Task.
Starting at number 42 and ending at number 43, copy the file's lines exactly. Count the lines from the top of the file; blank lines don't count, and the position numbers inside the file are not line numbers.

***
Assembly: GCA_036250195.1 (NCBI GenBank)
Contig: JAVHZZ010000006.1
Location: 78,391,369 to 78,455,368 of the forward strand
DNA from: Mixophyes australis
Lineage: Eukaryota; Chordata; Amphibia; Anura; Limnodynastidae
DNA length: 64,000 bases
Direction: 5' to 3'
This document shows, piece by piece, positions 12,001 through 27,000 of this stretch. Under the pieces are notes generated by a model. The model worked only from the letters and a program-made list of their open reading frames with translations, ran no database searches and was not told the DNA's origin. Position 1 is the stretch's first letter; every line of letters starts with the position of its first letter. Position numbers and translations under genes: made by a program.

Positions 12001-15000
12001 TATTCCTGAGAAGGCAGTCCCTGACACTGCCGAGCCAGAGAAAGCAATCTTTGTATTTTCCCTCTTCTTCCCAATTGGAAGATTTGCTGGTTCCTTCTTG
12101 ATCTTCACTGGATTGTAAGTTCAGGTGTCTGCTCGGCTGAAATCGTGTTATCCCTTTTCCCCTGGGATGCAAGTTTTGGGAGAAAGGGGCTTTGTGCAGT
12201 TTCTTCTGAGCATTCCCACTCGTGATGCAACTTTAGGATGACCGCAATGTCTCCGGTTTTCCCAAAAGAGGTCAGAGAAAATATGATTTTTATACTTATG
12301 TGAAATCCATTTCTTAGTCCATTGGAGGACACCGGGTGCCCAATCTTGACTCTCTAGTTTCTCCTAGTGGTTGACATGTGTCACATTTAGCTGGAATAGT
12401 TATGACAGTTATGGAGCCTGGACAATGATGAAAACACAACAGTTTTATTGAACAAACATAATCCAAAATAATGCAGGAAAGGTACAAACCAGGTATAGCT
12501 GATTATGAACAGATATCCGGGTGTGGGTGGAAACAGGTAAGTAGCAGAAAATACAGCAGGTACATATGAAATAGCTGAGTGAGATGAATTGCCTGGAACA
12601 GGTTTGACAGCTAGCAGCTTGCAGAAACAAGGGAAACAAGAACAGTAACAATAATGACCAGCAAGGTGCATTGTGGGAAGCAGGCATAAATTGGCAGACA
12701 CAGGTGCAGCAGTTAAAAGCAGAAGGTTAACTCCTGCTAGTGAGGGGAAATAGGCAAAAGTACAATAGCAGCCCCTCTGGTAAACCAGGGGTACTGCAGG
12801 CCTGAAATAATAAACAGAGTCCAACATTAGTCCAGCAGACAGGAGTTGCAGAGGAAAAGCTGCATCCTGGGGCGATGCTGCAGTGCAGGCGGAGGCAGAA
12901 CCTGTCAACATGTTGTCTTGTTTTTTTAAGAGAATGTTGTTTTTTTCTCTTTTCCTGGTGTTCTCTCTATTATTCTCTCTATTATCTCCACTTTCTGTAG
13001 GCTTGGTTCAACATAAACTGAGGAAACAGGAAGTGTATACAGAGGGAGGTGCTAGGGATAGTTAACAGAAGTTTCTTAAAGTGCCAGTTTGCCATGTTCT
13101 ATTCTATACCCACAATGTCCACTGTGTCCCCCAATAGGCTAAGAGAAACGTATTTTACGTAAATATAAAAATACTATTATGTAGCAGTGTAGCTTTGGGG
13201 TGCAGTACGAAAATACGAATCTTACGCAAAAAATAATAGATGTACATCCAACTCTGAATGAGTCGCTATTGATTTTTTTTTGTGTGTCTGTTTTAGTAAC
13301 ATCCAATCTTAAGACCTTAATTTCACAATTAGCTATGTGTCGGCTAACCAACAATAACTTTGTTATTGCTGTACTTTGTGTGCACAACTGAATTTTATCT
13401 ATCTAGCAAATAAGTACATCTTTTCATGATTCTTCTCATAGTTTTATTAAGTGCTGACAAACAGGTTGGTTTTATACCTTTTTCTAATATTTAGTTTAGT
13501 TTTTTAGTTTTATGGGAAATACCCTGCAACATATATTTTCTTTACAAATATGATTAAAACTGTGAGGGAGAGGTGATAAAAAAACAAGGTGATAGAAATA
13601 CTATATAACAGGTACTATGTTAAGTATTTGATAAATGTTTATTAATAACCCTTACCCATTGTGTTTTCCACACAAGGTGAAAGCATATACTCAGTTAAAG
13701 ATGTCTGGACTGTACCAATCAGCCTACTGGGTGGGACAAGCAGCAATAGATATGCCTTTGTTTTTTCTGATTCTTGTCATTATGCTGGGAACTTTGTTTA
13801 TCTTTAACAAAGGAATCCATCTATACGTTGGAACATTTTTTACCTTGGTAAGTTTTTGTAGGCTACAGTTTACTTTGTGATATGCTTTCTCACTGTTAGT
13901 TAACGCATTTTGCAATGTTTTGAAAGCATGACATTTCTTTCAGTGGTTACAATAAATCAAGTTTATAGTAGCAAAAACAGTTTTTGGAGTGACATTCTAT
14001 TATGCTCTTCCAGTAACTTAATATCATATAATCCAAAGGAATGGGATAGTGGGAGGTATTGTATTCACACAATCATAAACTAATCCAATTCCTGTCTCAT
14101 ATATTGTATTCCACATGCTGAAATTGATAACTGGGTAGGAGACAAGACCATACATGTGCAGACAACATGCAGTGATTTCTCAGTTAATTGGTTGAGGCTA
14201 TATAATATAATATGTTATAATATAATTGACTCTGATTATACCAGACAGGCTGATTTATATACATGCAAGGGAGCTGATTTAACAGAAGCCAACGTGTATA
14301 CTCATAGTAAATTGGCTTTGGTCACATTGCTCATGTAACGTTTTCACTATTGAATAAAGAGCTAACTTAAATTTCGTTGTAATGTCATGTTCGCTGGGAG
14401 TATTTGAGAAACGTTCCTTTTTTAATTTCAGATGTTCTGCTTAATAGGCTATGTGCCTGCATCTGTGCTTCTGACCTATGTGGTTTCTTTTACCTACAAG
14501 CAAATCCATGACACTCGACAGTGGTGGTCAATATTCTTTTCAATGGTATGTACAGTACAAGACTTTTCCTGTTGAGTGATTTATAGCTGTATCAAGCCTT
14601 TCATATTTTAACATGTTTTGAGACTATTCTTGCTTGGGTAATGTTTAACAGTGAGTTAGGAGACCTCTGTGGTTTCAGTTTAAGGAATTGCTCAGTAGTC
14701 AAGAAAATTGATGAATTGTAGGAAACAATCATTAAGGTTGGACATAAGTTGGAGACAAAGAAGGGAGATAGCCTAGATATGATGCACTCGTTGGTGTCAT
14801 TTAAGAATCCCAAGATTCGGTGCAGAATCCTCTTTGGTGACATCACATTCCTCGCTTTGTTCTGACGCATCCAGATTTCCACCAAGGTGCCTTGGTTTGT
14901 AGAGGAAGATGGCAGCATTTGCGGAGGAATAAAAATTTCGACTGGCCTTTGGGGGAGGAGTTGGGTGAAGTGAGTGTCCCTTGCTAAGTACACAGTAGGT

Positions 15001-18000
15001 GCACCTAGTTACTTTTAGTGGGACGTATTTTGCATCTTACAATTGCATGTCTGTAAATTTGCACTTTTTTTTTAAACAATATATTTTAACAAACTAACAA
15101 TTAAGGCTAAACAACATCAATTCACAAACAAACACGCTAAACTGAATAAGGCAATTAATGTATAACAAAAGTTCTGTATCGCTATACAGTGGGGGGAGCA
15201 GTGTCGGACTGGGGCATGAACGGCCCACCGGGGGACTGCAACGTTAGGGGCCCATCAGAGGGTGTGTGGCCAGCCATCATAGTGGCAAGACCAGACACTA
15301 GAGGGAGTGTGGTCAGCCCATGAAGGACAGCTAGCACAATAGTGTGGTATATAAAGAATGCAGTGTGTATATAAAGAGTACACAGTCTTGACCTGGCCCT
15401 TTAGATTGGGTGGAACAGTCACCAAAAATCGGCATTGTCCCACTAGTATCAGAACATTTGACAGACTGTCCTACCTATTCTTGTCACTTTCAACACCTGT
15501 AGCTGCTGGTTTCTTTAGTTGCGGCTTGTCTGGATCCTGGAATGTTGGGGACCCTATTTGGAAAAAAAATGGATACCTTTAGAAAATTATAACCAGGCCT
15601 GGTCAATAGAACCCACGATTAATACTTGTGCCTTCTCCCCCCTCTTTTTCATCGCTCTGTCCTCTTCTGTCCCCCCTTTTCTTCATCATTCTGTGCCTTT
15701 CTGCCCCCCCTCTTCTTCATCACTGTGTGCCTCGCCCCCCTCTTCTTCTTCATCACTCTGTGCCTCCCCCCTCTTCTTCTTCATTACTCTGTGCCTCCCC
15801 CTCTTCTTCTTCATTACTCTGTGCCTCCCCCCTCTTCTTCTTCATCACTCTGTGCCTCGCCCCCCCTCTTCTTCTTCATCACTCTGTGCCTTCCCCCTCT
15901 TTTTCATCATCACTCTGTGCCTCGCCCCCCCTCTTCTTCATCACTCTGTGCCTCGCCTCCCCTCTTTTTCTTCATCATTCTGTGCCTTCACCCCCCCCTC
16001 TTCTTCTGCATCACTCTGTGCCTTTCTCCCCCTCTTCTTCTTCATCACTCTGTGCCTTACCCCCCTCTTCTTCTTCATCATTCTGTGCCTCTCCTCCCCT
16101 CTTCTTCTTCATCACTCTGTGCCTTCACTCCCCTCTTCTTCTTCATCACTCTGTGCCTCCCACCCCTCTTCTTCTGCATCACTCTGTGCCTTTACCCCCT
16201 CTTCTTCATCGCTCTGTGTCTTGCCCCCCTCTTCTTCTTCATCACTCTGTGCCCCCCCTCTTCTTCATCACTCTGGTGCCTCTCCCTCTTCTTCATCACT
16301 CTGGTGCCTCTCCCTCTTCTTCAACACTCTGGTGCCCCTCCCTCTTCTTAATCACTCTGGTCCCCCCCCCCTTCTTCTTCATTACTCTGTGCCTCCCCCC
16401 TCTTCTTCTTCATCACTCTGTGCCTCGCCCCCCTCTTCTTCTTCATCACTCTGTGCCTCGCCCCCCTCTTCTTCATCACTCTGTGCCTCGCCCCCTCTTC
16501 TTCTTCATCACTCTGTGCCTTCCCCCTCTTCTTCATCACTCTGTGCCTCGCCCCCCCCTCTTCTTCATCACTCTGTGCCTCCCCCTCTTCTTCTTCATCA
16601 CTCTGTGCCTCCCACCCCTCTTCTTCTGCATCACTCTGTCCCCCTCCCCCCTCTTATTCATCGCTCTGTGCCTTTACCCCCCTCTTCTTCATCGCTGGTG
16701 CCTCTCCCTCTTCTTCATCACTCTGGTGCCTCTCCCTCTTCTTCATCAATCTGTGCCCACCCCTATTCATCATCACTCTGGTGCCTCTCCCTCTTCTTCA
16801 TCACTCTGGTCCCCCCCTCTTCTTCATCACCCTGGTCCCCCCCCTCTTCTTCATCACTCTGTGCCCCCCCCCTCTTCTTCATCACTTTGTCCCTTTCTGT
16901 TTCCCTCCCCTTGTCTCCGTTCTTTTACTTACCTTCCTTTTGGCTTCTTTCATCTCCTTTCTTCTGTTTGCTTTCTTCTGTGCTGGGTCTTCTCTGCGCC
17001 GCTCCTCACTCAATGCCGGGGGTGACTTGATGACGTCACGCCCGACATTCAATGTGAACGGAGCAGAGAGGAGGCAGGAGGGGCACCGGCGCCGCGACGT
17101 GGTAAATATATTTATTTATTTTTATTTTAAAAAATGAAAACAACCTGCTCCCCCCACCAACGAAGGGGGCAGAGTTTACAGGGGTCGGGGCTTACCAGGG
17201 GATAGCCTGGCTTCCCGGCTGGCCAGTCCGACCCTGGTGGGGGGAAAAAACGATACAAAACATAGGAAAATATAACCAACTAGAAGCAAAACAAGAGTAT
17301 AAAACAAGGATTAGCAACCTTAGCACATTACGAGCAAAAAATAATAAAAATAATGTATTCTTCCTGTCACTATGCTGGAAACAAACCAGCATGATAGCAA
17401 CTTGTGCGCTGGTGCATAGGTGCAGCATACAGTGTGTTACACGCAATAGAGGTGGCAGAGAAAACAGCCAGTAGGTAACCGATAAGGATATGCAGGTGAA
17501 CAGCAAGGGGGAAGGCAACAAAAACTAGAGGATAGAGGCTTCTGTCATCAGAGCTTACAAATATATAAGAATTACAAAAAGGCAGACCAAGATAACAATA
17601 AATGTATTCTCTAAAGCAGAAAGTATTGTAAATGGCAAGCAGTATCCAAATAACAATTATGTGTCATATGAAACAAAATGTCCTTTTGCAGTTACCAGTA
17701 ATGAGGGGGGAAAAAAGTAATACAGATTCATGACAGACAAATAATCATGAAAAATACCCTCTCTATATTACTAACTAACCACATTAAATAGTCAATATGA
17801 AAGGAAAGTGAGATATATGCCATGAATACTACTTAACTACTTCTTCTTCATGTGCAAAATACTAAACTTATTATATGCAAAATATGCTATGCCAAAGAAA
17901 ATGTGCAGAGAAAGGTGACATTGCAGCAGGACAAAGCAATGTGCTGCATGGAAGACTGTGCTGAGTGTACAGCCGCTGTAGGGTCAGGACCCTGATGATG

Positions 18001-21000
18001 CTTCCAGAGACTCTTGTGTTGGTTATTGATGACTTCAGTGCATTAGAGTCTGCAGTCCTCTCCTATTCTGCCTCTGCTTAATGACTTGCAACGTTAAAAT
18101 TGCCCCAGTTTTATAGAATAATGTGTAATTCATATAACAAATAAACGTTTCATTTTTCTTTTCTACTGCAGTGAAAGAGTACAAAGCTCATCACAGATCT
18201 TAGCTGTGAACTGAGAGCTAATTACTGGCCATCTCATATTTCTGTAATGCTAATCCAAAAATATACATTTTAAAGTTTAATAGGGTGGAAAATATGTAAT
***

15101 TTAAGGCTAAACAACATCAATTCACAAACAAACACGCTAAACTGAATAAGGCAATTAATGTATAACAAAAGTTCTGTATCGCTATACAGTGGGGGGAGCA
15201 GTGTCGGACTGGGGCATGAACGGCCCACCGGGGGACTGCAACGTTAGGGGCCCATCAGAGGGTGTGTGGCCAGCCATCATAGTGGCAAGACCAGACACTA